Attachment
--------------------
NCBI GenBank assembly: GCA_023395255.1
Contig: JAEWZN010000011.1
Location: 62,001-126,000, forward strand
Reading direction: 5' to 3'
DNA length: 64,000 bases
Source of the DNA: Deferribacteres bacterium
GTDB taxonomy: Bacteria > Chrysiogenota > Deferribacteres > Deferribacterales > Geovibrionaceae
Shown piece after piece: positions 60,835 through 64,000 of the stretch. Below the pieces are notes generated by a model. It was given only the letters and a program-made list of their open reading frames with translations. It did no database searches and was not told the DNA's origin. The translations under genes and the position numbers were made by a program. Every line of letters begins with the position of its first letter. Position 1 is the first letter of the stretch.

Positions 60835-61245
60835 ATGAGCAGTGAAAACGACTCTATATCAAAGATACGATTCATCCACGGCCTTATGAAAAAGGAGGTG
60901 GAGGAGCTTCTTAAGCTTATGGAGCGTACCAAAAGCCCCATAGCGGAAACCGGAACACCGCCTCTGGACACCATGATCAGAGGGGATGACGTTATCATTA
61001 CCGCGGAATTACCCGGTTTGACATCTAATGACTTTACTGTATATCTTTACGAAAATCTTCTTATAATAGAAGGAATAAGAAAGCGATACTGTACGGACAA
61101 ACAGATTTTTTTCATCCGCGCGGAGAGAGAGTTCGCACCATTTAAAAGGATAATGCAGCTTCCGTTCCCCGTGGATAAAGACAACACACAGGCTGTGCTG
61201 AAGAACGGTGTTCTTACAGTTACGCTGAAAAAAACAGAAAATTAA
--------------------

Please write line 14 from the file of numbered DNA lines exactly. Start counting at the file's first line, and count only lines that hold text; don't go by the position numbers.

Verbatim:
61201 AAGAACGGTGTTCTTACAGTTACGCTGAAAAAAACAGAAAATTAA